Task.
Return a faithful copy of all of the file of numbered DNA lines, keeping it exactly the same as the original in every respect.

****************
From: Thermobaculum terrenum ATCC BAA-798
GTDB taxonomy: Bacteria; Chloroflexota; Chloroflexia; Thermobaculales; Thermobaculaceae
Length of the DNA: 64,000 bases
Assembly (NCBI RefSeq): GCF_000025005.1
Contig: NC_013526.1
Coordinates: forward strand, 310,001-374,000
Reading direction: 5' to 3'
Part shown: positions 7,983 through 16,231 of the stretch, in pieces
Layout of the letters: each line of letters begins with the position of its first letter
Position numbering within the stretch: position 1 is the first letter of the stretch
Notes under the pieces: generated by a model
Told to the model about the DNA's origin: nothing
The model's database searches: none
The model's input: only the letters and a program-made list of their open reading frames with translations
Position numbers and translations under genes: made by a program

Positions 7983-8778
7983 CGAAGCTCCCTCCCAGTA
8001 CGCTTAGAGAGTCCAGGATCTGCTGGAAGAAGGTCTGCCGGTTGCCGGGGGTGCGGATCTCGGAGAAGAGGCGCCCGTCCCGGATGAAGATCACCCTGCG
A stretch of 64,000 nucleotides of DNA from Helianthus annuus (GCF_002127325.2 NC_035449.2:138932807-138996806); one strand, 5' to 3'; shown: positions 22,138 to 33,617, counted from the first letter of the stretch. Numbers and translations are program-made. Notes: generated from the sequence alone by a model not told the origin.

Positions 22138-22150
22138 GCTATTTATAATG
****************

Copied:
From: Thermobaculum terrenum ATCC BAA-798
GTDB taxonomy: Bacteria; Chloroflexota; Chloroflexia; Thermobaculales; Thermobaculaceae
Length of the DNA: 64,000 bases
Assembly (NCBI RefSeq): GCF_000025005.1
Contig: NC_013526.1
Coordinates: forward strand, 310,001-374,000
Reading direction: 5' to 3'
Part shown: positions 7,983 through 16,231 of the stretch, in pieces
Layout of the letters: each line of letters begins with the position of its first letter
Position numbering within the stretch: position 1 is the first letter of the stretch
Notes under the pieces: generated by a model
Told to the model about the DNA's origin: nothing
The model's database searches: none
The model's input: only the letters and a program-made list of their open reading frames with translations
Position numbers and translations under genes: made by a program

Positions 7983-8778
7983 CGAAGCTCCCTCCCAGTA
8001 CGCTTAGAGAGTCCAGGATCTGCTGGAAGAAGGTCTGCCGGTTGCCGGGGGTGCGGATCTCGGAGAAGAGGCGCCCGTCCCGGATGAAGATCACCCTGCG
A stretch of 64,000 nucleotides of DNA from Helianthus annuus (GCF_002127325.2 NC_035449.2:138932807-138996806); one strand, 5' to 3'; shown: positions 22,138 to 33,617, counted from the first letter of the stretch. Numbers and translations are program-made. Notes: generated from the sequence alone by a model not told the origin.

Positions 22138-22150
22138 GCTATTTATAATG